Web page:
A series of air strikes have targeted rebel positions in the Libyan city of Misrata on Sunday 28 December, a spokesman for the country's government said.
The air raids were launched by forces loyal to the government and targeted positions held by the Libya Dawn militia, according to Colonel Ahmed Mesmari. The militants had previously attacked the country's Sidra oil export terminal early on Sunday.
The strikes targeted a flying school close to Misrata airport, the port itself and a steel plant, residents told AFP news agency.
Mesmari said the air strikes targeted the flying school after the militants launched an air raid on the oil port from the location, launching an attack with a Mig-23 aircraft.
The United Nations mission in the country, UNSMIL, condemned the air strikes and warned that "all-out war" could erupt if rival groups failed to de-escalate the situation.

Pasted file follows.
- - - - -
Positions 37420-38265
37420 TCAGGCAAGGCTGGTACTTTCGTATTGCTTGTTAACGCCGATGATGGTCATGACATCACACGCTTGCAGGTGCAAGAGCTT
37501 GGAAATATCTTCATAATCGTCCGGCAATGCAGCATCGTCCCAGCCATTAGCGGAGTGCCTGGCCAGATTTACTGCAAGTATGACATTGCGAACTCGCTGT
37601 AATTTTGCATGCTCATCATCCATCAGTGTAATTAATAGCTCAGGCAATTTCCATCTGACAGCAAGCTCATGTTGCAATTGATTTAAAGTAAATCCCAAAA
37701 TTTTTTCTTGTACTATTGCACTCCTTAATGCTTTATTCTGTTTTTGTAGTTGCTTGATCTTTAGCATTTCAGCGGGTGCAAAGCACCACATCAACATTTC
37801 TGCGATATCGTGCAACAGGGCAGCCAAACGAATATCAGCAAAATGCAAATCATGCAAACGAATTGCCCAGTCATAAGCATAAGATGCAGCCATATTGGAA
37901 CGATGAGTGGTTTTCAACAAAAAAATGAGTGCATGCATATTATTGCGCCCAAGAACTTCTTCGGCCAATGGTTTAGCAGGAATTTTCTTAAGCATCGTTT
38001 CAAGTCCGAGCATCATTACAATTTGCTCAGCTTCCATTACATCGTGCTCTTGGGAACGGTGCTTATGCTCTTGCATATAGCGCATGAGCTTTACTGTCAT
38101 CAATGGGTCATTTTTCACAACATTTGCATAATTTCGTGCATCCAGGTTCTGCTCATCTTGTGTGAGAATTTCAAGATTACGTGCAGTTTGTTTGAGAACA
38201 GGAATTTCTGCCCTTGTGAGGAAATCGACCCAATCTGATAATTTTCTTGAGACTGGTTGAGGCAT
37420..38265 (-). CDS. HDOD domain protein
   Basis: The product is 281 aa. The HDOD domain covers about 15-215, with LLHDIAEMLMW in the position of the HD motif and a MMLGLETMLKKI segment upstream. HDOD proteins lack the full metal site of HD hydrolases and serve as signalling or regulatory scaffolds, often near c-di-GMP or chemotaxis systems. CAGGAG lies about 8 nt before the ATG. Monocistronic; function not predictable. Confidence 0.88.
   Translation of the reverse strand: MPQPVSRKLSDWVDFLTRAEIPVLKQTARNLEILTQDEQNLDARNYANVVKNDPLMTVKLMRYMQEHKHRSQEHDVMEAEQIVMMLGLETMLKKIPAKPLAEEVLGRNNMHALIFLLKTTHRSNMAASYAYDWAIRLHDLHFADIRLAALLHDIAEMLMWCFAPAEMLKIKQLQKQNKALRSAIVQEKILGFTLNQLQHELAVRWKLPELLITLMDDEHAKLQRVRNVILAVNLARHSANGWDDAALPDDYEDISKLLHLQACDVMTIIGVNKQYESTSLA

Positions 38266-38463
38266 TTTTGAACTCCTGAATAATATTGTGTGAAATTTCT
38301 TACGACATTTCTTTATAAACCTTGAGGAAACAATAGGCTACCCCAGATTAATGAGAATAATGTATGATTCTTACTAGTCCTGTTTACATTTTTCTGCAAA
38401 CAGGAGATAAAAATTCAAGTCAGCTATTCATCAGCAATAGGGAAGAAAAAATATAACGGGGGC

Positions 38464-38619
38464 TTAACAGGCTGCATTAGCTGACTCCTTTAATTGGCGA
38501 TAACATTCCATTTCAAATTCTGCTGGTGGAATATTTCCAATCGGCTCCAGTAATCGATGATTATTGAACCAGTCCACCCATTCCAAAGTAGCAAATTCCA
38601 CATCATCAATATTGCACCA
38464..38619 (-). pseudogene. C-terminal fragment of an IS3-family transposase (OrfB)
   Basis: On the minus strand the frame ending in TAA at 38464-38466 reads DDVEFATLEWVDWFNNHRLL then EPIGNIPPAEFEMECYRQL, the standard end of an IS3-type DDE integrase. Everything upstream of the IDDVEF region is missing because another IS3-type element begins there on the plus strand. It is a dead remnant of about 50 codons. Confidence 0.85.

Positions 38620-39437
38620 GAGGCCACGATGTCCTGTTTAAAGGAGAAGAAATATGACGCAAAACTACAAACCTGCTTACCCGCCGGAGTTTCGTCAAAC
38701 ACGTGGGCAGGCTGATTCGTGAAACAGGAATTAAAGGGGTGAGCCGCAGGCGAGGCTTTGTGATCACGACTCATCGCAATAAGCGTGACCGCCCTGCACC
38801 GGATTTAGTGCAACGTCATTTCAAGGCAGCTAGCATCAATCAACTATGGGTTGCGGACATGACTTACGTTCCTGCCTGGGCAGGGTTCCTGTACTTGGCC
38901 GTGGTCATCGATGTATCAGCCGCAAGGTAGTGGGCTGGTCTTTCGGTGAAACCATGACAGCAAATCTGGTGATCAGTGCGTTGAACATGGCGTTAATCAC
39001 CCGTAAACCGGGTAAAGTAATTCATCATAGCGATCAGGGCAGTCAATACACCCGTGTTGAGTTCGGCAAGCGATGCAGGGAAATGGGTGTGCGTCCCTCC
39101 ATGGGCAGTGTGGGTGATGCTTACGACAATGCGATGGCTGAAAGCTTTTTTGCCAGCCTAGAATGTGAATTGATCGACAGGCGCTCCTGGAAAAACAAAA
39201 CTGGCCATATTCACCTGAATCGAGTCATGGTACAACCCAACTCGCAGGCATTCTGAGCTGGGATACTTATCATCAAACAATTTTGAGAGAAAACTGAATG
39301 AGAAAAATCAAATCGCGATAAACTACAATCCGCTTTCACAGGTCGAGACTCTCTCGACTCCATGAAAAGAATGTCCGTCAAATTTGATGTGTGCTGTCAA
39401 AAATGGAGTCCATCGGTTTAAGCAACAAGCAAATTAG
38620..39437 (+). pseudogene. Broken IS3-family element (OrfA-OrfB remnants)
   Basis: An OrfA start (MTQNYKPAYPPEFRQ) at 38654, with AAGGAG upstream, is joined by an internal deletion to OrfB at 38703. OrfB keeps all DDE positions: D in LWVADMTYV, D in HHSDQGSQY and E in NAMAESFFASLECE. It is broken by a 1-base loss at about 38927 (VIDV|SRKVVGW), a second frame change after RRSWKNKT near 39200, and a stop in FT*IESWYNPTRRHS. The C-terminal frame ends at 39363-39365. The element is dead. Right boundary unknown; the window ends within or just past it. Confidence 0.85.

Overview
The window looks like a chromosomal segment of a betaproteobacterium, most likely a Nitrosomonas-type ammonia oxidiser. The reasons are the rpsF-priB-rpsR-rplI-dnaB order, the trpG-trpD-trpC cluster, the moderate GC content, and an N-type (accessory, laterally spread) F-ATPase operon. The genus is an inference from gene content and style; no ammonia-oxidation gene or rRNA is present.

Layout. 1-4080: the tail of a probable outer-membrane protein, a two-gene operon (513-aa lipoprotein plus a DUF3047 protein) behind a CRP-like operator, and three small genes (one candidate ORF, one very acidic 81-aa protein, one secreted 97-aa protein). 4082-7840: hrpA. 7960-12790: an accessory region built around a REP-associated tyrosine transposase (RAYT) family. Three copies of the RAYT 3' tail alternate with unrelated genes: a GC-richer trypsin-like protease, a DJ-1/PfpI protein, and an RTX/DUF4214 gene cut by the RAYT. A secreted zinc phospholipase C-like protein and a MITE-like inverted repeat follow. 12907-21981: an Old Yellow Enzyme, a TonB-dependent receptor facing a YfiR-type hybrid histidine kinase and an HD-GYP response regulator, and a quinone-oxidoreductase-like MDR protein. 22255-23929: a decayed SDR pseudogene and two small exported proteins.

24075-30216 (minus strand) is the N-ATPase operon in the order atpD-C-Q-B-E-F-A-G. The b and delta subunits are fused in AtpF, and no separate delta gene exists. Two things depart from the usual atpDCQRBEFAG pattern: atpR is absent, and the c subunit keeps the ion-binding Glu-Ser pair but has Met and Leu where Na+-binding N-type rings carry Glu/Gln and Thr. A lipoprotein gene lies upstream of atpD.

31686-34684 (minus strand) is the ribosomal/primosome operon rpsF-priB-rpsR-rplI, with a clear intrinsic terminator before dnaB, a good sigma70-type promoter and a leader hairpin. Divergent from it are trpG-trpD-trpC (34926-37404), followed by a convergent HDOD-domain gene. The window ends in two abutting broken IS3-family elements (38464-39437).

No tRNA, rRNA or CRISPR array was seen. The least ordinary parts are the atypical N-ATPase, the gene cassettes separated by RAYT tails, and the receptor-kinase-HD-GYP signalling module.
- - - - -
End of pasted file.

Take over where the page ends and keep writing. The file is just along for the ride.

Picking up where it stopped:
"This cycle of violence... if continued, will led the country to chaos and all-out war," it said in a statement.
Militants from Libya Dawn have tried to seize the oil export terminals of Sidra and Ras Lanuf for more than two weeks
In an attack on 25 December, militants killed at least 22 government-aligned soldiers in a speedboat raid that also saw seven oil storage tanks set on fire. Three of the tanks were still ablaze on Sunday, while four were put out by firefighters.
The clashes around the major export terminals have significantly reduced Libya's oil production to 350,000 barrels per day, down from around 800,000.